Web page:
The Epigenetics of Trauma
Seeking Novel Markers for Diagnostics and Treatment Response
Trauma-induced disorders are usually marked in individuals directly exposed but strikingly, they can also affect their offspring sometimes across generations.
This project, at the frontier between epigenetics and molecular psychiatry, aims to study how childhood trauma can influence mental and physical health across generations.
Can Botox Beat the Blues?
Treating Depression with Botulinum Toxin
Recently, studies demonstrated that persons suffering from depression benefited from a one-time botulinum toxin A (BTA) injection in the forehead.
However, these studies are unable to answer the question of how BTA exerts its antidepressant effect. Thus project seeks to unravel the mechanism(s) behind the effect in order to establish efficacy and safety for therapeutic applications.
Making Sense of Our Senses
Sensory Contributions to Cognition in Neuro-developmental Disorders
There is a growing recognition of the interdependency between the integrity of sensory systems (e.g. seeing, hearing, touch) and their mutual interplay with cognitive functions, in typical development but especially in individuals with neuro-developmental disorders.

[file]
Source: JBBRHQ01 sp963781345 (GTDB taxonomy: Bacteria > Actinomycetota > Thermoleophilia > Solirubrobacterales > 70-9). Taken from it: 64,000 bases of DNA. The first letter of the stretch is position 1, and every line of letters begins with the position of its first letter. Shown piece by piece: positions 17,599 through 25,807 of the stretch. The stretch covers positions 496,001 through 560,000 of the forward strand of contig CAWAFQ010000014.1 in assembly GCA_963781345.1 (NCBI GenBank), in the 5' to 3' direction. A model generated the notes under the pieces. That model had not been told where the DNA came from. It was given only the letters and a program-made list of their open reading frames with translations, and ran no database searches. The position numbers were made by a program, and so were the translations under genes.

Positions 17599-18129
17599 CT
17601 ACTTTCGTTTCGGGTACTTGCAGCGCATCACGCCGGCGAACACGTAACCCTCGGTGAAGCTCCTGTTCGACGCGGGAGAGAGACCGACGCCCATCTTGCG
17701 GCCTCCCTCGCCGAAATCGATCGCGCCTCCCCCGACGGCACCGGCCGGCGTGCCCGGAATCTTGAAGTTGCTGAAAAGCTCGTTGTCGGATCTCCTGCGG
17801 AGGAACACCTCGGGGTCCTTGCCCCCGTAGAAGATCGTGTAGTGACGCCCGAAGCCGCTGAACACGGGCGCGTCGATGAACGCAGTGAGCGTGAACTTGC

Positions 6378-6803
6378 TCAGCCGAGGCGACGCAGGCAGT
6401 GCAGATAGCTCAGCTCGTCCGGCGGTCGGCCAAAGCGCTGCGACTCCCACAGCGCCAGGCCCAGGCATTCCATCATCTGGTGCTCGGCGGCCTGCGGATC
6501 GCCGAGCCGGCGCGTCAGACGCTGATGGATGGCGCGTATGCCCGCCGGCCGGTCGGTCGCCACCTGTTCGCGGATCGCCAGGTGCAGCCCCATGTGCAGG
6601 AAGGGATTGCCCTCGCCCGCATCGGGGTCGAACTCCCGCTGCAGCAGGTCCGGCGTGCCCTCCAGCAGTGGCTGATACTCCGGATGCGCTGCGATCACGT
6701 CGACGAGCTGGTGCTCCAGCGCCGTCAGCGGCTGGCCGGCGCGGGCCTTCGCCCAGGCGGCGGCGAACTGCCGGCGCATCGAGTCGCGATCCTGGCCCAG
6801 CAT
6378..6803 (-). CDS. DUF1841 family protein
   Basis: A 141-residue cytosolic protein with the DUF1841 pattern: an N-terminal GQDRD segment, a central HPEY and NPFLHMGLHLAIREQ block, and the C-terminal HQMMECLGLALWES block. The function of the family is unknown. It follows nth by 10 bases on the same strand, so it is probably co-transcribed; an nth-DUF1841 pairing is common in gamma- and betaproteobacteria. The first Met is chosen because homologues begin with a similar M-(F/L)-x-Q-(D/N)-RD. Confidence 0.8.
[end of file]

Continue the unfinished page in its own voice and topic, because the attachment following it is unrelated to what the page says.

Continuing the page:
This new framework is dramatically changing the ways in which such disorders are both diagnosed and treated.
PERTH - MAPS
What's so Special about You?
MAPS (Medicine, Advocacy, Patients, Science) Project
The diagnosis and treatment of people with treatment resistant anxiety and mood disorders, using available prescribed medications, continues to be largely a “hit or miss” process, with wide ranging and variable individual outcomes.
While genetic testing has been available for a decade or more, its clinical relevance, for the treatment of anxiety and mood disorders, has not been broadly recognised in practice. This project seeks to confirm the clinical relevance of the MyDNA pharmacogenetics test for people with treatment resistant anxiety and mood disorders.
PERTH - rTMS
How Magnets Move the Mind
rTMS (Repetitive Trans-cranial Magnetic Stimulation)
A promising and emerging alternative to medication is neuromodulation in the form of Repetitive Transcranial Magnetic Stimulation (rTMS), which alters brain activity and connectivity, and subsequently changes behaviours or thoughts.
This research will study the effects of rTMS on the brain, integrating studies of single cells, defined circuits and behavioural outcomes, to understand how brain plasticity can be harnessed to treat depression.